2. The major form of energy release in a nuclear explosion is high-energy x-rays, which heat the air to create a fireball in which temperatures exceed 300,000 degrees Celsius, no matter what size of nuclear bomb is used. In comparison, chemical explosions are unlikely to exceed 5,000 degrees Celsius. The light itself is sufficient to burn people's eyes out. The fireball then expands onto a 'blast' wave as well as into radiation output.
3. The combined original and reflected shockwaves, or the 'Mach front', from a nuclear explosion hits all obstacles, animate or inanimate, and then subjects them to pressures up to a thousand-fold beyond normal. The first effect throws objects and people about, the second effect crushes them. Even with 'very small' nuclear weapons of a kiloton or so, the pressure is enough to destroy 'kutccha' housing in a range over a kilometre in diameter.
4. Hurricane-scale winds are created by this blast wave. Again, even with a 'very small' nuclear weapon of a kiloton, winds of over 60 km/h will be created over a range of a kilometre in diameter.
5. The combined effect of the light and heat of the explosion leads to very high 'radiant' exposure for many miles around. This causes burns on people and animals, and starts fires at distances far from the site of the blast. Again, with a 'small' one-kiloton nuclear bomb, paper, leaves, grass and skin can burn in a range of over a kilometre in diameter. This radiant exposure leads to the formation of 'spontaneous' fires raging in the blast area that coalesce and create 'firestorms' that create their own winds and feed themselves.
6. The next effect to be considered is the immediate nuclear radiation from the explosion. A radiation dose of about 400 rads kills. Once again, with a 'small' one-kiloton nuclear bomb, this dosage can be reached over a range more than a kilometre in diameter.
7. The delayed nuclear radiation is due to the radioactive isotopic material that comes drifting from the air to the ground after the explosion. This contains isotopes that have short half- lives of either weeks to months [barium-40 or strontium-89], years [strontium-90 or cesium- 137], or centuries [plutonium-239]. A radiation dose of about 30 rads per hour, which will reach killing doses in overnight exposure, can be reached over a 25 square mile region by a 'small' one-kiloton nuclear bomb.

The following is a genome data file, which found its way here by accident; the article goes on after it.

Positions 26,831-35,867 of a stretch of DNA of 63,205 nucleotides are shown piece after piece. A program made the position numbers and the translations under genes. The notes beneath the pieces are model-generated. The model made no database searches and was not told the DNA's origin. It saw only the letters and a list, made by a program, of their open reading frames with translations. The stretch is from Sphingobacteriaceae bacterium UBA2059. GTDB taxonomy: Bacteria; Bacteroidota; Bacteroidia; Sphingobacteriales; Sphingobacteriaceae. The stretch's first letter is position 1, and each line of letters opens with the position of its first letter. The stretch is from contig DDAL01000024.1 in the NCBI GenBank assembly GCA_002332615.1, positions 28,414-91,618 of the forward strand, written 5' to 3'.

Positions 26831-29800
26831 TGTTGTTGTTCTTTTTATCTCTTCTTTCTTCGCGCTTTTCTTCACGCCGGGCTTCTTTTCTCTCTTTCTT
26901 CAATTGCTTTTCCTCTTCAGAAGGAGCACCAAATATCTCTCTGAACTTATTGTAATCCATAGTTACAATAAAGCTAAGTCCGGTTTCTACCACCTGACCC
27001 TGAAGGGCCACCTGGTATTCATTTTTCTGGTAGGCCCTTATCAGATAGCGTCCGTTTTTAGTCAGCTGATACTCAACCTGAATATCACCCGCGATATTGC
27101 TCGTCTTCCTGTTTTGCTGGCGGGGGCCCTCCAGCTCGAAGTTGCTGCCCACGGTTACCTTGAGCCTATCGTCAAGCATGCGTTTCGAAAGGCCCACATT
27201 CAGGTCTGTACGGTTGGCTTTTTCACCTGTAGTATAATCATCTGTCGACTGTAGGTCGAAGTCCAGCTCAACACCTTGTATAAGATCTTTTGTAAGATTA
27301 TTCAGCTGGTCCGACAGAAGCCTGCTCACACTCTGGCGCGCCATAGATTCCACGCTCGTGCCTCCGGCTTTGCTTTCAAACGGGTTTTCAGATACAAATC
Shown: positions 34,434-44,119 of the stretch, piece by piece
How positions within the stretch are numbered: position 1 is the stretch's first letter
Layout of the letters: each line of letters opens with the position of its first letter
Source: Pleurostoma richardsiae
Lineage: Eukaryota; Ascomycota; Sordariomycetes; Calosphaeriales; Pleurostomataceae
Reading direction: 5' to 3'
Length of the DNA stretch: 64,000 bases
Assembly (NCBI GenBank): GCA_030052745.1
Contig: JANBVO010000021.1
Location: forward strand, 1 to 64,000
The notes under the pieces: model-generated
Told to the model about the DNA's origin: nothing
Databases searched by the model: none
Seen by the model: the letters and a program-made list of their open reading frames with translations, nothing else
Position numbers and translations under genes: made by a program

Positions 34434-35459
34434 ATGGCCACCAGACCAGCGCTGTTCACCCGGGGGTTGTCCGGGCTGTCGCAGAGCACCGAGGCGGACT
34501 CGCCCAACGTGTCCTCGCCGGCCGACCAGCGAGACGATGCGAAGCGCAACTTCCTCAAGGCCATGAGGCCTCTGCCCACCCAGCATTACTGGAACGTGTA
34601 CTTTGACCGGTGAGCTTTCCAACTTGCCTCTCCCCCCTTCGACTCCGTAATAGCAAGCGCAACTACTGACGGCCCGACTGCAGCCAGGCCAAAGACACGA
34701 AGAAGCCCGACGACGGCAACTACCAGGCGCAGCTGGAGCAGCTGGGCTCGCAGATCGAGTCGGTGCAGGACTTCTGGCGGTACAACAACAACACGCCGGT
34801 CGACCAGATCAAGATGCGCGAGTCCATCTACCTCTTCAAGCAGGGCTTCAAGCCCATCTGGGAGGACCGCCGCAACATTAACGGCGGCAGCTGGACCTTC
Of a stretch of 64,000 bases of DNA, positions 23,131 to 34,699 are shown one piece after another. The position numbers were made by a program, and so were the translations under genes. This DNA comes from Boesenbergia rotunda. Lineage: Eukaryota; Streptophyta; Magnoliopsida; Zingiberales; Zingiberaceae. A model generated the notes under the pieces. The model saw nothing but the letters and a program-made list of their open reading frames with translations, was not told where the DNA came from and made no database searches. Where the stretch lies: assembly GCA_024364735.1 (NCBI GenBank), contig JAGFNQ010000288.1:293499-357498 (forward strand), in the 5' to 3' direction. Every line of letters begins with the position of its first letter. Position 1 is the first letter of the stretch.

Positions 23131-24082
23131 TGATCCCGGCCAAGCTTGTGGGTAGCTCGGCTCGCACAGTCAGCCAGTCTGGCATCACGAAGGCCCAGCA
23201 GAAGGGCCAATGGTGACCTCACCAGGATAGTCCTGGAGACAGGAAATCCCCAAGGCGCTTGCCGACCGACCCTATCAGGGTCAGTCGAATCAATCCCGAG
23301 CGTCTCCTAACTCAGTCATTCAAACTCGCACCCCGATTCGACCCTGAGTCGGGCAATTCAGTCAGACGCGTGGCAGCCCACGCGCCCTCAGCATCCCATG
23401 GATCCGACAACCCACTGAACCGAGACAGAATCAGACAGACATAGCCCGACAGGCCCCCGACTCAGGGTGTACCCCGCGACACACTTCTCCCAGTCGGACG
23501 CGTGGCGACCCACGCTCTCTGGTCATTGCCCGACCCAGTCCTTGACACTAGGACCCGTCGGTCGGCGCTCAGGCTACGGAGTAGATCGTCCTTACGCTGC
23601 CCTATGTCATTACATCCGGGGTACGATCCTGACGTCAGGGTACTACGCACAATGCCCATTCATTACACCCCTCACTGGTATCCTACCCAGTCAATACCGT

9. Buildings in Mumbai tend to fall down by themselves in the rains, and are therefore unlikely to withstand a nuclear blast particularly well. These collapses are likely to be seen over a much wider area. The spontaneous explosions of household materials such as, say, LPG cylinders, will further worsen this process.
10. The fires, the building collapses and the pressure effect-mediated damage to water pipes and to train tracks and roads will mean that transport, communication and fire-fighting abilities will be almost completely paralyzed in as crowded a city as Mumbai. Civil defence will therefore be of minimal help. Given the population densities in Mumbai, a conservative estimate of only the immediate casualties by just these effects of the nuclear bomb [not counting the fallout effects] is about 200,000 people.
11. The radiation fallout will reach overnight lethality levels of 30 rads per hour over an area of 150 square miles, or the bulk of Greater Mumbai and adjoining areas. Even if it is assumed, unrealistically, that people will be evacuated rapidly and that they will be in fallout areas for no more than an hour, fallout deaths given the population densities of Mumbai can add another 100,000-200,000 casualties to those caused by the blast and firestorm effects, especially if fallout is brought to ground efficiently by water condensation in the atmosphere leading to 'fallout rain'. These estimates are still in the realm of 'short-term' deaths, and do not take long-term and non-fatal effects of persistent radioactive exposure into account.
12. These estimates are extremely conservative and take no account of the destruction of medical facilities, the damage to chemical industries leading to toxic spills of extremely hazardous chemicals reminiscent of the Union Carbide incident in Bhopal, or of the possibility that there would be either intended or unintentional damage to the nuclear reactor at Trombay. This would multiply casualties astronomically.
13. It is appropriate to quote the conclusion in Dr Ramana's own words. 'The immense scale of these effects, and that too resulting from just a single fission weapon with a low yield, should make it clear that the possible use of such weapons would lead to a major catastrophe. The only guarantee that such a tragedy would never occur is complete elimination of nuclear weapons, both from the region and from the world, and the means to manufacture them'.
Nagasaki, August 10, 1945 : The charred body of a boy